Boeing announced it has determined the basic design of its 777-9 jetliner, the first member of the 777X program to be developed. Production of the 777-9 will begin in 2017, and is on pace for its first delivery by 2020. The 777X program has already received orders and commitments for 320 airplanes from six customers worldwide.
Before announcing the milestone for the 777-9, Boeing put the jet through wind tunnel tests, as well as aerodynamic performance and structural loads evaluations to ensure all requirements were met.
“The program is right where we want it to be,” said Bob Feldmann, Vice President and General Manager of the 777X program at Boeing. “We have an airplane and production system that are on track and on schedule, and we remain laser focused on meeting our commitments to our customers.”
The 777X will have carbon fiber composite wings and an aluminum fuselage. This is notably different from the design of Boeing’s 787, which had a composite fuselage. One of the benefits of a composite fuselage, according to ACMA’s CompositesLab website, is that in highly tension-loaded applications, composites help decrease fatigue and maintenance. Aluminum, on the other hand, is more sensitive to tension loads.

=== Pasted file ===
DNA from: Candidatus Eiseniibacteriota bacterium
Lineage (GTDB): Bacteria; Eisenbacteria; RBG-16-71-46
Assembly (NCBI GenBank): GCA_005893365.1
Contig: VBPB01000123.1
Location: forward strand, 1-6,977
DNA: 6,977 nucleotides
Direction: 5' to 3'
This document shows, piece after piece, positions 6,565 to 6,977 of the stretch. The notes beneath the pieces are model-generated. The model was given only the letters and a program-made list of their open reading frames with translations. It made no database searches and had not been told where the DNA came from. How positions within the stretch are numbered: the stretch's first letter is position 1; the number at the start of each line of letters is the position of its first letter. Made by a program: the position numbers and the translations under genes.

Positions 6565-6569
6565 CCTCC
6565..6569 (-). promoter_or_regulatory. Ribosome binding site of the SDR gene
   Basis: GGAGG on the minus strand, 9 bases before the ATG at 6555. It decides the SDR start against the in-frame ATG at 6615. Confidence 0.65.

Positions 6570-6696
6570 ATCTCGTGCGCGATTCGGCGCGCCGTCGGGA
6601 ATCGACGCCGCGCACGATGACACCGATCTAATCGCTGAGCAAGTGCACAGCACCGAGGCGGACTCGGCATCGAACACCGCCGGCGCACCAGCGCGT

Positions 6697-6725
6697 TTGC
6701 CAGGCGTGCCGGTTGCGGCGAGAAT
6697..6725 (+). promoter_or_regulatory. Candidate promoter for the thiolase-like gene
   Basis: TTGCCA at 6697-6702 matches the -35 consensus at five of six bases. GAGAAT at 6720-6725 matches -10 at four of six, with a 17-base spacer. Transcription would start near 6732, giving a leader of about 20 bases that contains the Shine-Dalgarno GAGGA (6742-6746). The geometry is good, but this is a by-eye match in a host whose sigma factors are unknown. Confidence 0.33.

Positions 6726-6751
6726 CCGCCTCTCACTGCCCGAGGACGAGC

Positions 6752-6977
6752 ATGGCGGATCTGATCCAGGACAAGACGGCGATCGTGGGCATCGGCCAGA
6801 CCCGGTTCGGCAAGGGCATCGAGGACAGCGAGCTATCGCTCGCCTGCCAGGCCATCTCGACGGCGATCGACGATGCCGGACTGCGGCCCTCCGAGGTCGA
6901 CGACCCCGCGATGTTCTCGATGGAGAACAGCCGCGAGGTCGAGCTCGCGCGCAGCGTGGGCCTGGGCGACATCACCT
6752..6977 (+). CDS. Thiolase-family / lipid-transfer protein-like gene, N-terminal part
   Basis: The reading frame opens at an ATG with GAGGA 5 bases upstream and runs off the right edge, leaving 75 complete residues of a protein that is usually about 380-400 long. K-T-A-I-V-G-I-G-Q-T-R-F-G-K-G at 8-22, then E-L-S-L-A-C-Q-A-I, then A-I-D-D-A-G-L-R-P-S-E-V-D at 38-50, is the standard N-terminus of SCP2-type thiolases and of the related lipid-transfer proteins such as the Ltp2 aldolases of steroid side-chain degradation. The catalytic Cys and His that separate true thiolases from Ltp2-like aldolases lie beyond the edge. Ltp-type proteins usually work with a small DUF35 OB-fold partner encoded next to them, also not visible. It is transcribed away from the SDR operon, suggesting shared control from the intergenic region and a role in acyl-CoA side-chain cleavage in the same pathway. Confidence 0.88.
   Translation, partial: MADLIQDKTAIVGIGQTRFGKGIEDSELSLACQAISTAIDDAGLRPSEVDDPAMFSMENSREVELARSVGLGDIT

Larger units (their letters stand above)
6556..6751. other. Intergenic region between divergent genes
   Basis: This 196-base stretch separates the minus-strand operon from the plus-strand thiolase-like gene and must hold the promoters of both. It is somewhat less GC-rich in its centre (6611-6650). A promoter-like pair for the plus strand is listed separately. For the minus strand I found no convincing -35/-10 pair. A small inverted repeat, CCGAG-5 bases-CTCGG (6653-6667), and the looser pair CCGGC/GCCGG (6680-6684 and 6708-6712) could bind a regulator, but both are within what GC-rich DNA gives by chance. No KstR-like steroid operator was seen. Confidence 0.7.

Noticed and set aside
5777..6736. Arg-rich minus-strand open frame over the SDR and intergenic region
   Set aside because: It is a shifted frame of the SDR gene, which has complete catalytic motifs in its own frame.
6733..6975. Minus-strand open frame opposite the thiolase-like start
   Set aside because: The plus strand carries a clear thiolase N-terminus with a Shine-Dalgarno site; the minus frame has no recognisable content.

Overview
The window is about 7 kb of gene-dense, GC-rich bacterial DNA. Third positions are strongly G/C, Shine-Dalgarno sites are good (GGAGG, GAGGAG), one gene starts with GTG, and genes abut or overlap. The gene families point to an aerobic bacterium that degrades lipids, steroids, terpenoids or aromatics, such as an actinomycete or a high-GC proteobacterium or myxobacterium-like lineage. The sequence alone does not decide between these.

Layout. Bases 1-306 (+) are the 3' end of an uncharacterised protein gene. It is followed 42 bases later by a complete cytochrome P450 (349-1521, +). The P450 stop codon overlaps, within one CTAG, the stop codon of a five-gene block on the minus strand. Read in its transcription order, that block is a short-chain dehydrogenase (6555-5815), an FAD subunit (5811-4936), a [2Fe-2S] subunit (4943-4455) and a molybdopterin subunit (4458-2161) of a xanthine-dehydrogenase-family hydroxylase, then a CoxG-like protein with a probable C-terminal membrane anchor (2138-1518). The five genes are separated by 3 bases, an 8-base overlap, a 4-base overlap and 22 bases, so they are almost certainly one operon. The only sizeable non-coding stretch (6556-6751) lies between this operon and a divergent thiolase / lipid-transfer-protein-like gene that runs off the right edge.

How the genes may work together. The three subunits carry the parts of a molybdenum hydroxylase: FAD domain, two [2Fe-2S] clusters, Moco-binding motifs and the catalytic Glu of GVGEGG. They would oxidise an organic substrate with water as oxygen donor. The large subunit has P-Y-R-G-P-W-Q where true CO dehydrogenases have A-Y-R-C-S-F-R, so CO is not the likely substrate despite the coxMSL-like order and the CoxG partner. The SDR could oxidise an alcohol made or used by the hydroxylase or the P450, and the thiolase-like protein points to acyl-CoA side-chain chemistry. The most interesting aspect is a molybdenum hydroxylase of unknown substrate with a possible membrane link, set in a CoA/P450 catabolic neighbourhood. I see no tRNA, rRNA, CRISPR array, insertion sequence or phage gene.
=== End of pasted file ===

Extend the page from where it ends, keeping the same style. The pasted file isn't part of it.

Boeing expects the 777-9 to use 12 percent less fuel and be 10 percent cheaper to operate than competing jets, including the competing Airbus A350, which recently began production of its XWB carbon fiber wings. In a recent article by the Puget Sound Business Journal, Addison Schonland, a partner at aviation consulting company AirInsight, said the two jets are “neck-and-neck” in the aerodynamic efficiency of their respective wings.
While the A350 currently has the largest carbon fiber composite wing (105 feet for each wing), the jets in the 777X program will be 106 feet long and will extend to 117 feet with a unique folding wingtip. The Boeing jets will also be able to carry close to 50 more people than the A350.